The next assignment I’ve been planning to do from Writing in the Margins is an invitation to consider Zechariah 8. I’ve been putting off diving into Zechariah, just because I find the prophets so hard to read. I suspect the tranquil life I lead as an American in a peaceful, rural area sometimes leaves me feeling removed from the experiences described by the prophets. Last night, I had an idea. I don’t know how well it will work, but I thought of reading through the first eight chapters of Zechariah while learning more about the situation in Syria and praying for the country.
Bear with me: the idea came to me while reading the book The Yamas and Niyamas by Deborah Adele. The author talked about learning the Lord’s Prayer in Aramaic. Suddenly, I just had to hear the Lord’s prayer in Aramaic, and I found the most beautiful, haunting rendition of the Lord’s prayer and listened to it several times. Curiously, the video was produced by a group called IndiaJiva out of India (perhaps, in India, it’s more common to say prayers in the original language?) I’m in a bit over my head, but as far as I can tell, the version of the prayer sung by IndiaJiva is from the liturgy of the Syriac Orthodox Church. It is close to how Jesus would have spoken the words, and it is beautiful.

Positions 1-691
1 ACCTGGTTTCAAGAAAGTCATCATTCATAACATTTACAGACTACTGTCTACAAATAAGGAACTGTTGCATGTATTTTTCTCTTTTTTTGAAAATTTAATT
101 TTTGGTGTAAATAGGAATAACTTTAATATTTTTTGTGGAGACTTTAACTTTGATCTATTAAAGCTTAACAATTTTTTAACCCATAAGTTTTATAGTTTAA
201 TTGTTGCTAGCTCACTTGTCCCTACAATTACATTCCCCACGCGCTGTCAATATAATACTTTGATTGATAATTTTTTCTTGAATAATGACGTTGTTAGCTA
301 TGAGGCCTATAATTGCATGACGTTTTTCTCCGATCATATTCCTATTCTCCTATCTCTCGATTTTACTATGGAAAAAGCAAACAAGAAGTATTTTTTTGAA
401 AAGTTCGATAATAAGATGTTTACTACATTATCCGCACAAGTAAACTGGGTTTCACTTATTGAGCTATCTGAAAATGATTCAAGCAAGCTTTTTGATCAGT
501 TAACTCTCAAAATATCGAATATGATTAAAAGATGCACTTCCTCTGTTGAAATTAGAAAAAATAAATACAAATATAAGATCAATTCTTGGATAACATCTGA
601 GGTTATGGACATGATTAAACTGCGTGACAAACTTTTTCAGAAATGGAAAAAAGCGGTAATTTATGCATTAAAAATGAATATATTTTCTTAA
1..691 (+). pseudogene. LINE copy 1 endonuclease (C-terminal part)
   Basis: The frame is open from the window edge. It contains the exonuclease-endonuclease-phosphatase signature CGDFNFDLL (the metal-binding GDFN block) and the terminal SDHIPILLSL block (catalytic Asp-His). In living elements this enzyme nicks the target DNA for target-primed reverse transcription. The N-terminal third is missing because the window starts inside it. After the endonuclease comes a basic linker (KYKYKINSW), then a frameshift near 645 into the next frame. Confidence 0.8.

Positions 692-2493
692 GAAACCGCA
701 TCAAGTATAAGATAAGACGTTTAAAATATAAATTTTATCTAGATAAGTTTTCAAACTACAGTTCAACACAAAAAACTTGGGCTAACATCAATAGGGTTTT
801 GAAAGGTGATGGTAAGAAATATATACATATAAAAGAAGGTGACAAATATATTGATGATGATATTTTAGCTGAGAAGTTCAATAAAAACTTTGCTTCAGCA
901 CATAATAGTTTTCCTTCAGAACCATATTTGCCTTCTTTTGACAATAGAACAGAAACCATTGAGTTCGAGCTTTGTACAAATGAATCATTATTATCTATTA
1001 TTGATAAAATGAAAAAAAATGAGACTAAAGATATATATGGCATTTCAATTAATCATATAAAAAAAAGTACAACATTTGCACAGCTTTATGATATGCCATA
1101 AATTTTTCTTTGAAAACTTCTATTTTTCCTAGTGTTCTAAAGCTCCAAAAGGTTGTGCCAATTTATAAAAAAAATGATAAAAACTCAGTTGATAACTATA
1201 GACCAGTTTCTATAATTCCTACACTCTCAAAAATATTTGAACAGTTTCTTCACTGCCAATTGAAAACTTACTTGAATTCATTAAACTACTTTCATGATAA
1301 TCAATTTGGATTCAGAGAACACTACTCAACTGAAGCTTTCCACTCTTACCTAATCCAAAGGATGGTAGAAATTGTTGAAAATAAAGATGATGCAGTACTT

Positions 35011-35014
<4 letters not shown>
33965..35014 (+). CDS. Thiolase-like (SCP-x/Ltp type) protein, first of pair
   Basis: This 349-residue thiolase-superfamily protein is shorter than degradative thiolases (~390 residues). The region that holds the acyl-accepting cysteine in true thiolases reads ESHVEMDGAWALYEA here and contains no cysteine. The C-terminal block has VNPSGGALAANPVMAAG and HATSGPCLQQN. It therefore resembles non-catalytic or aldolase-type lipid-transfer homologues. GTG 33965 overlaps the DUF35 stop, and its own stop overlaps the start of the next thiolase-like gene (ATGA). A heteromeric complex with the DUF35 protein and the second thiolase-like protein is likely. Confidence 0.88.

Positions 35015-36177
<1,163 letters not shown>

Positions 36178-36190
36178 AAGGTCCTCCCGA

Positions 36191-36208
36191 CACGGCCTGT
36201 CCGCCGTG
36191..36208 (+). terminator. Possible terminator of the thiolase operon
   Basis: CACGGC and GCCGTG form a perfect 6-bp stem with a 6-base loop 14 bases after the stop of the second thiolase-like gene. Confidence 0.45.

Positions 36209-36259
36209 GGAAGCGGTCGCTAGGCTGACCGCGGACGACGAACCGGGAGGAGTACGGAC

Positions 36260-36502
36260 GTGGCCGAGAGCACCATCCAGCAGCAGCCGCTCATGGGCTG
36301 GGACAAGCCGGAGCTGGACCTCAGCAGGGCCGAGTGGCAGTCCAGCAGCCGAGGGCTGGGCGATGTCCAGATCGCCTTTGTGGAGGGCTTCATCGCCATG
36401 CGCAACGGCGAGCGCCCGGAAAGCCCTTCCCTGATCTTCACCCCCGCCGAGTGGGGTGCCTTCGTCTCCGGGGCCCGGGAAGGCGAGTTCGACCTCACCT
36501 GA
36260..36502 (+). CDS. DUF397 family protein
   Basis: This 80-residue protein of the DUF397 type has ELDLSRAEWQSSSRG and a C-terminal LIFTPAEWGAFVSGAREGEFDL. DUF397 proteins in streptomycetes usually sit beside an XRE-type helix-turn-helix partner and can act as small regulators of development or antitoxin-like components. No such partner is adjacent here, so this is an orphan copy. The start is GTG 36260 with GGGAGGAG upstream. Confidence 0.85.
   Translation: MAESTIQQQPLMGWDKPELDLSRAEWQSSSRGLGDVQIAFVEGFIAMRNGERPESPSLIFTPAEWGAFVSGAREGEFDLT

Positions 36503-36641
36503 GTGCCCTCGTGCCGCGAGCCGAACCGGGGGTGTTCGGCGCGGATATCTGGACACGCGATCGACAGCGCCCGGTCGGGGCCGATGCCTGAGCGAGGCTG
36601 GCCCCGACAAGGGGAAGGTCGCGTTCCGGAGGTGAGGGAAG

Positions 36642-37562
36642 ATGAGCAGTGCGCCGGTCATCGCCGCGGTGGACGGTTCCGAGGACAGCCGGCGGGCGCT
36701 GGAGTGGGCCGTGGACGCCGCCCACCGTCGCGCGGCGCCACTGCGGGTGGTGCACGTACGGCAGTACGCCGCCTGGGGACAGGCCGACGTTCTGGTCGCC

The first time that I listened to the prayer, I marveled at how foreign the language sounds to my ears. Intellectually, I know that Jesus spoke Aramaic, but somehow, a vision of Jesus persisted in my mind of him speaking in English with the occasional Hebrew word or phrase thrown in. It was one of those things that shouldn’t really have been a shock, but was: Jesus spoke an everyday language completely and totally unfamiliar to me.
The second time listening, I was unexpectedly struck with grief for Syria. I’ve seen the pictures that fill the news, but don’t have a firm understanding of civil war taking place in Syria.
I wanted to put the Aramaic version of the Lord’s prayer somewhere in my journaling Bible. I kept coming back to the idea of praying for peace for Syria and while reading Zechariah. Every phonetic rendition I’ve found is slightly different; I decided to use the version found on a website called Syriac Orthodox Resources. The Aramaic alphabet is equally mysterious to me. This whole experience has been an exercise in stepping into something completely new to me.